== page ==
The atmosphere was somber.
By JOE SCALZO and BRIAN RICHESSON
VINDICATOR SPORTS STAFF
Moments before the start of Wednesday's girls soccer game between Boardman High and Austintown Fitch, a moment of silence was held to remember Tuesday's tragedies in New York.
The flag flew at half-mast. The national anthem took on even greater significance. Even the celebrations seemed a little subdued.
"Everybody is sad," Boardman coach Fawzi Mujahed said. "You could see how hard it was on everyone. I told everyone on the team to be quiet, not to celebrate as much."
Reaction: The reaction was undoubtedly typical across the nation. Many schools canceled their games Tuesday and were hesitant to resume play on Wednesday. Maybe it was just a chance to ease their minds. To show that life can and will go on.
"We had mixed emotions about playing," Fitch coach Randy Pratt said. "We talked to opposing coaches and we felt the same way. We weren't as focused tonight."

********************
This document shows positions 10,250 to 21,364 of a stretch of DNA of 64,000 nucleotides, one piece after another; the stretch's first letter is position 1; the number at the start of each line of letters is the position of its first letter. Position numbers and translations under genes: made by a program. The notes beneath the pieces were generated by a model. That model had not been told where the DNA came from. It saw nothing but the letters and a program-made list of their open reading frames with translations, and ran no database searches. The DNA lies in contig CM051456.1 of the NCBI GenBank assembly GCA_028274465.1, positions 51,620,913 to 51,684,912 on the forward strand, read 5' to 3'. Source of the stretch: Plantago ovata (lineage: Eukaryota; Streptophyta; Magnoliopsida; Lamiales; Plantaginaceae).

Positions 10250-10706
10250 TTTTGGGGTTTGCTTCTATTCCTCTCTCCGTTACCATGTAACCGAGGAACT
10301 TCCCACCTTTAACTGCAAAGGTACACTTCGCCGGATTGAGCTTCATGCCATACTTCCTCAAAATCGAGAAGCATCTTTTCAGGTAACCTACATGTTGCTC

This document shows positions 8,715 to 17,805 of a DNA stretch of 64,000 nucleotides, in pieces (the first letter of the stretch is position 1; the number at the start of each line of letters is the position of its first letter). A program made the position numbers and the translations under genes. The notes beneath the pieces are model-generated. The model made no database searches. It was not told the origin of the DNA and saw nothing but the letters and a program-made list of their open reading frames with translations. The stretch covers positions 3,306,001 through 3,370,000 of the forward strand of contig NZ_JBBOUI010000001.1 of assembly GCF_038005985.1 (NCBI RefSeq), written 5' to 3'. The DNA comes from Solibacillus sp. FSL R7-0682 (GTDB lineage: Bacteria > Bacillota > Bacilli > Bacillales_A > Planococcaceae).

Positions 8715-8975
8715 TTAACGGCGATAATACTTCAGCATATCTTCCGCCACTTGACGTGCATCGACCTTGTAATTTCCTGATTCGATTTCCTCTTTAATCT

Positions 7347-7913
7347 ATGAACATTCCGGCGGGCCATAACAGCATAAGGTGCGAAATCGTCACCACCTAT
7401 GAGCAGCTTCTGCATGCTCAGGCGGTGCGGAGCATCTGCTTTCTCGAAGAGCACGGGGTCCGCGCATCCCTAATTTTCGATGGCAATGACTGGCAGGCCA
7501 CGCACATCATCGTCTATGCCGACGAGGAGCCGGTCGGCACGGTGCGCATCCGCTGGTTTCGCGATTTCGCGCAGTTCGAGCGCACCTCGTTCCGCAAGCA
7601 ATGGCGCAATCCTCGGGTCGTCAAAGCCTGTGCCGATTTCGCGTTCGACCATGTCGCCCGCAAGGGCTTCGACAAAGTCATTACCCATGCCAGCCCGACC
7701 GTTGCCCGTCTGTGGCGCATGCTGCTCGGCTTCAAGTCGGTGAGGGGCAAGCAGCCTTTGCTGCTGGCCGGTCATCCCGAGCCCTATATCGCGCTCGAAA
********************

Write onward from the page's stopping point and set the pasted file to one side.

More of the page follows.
At halftime of the girls soccer game between Poland and Canfield, Poland coach Jim Sutman recalled the tragedy to his team.
"Everybody's minds have been on it," Sutman said. "I said, 'Think of all of the people who are never going to get this chance [to play]. Here you are, with healthy bodies, and you've got 40 minutes to prove to everybody that you can do this."
Sutman said his team, which rallied to win 2-1, showed a lot of emotion during an emotional week for the country.
Meetings: Neither Boardman or Fitch practiced on Tuesday. Both held team meetings before the games. Pratt had a nephew traveling by subway in New York on Tuesday. He got off the train just as the second tower of the World Trade Center collapsed.
"He had no idea what was happening," Pratt said. "All this debris just came at him."
Pratt and Mujahed made themselves available to talk. Boardman junior Maggie Mills admitted a few of the players were pretty upset.
"I think it's going to linger with us for a long time," Pratt said. "I don't think it's something I'll ever fully recover from."
Coach's view: Canfield coach Dennis Opritza said Americans need to bounce back.
"What [terrorists] have done is take a real shot at our form of government, our democracies, our freedoms, our styles of living," Opritza said. "But, if we shut everything down, then they've gained their objective.
"What we need to do is get through this, as a society and country, and move on and get back to our normal lives."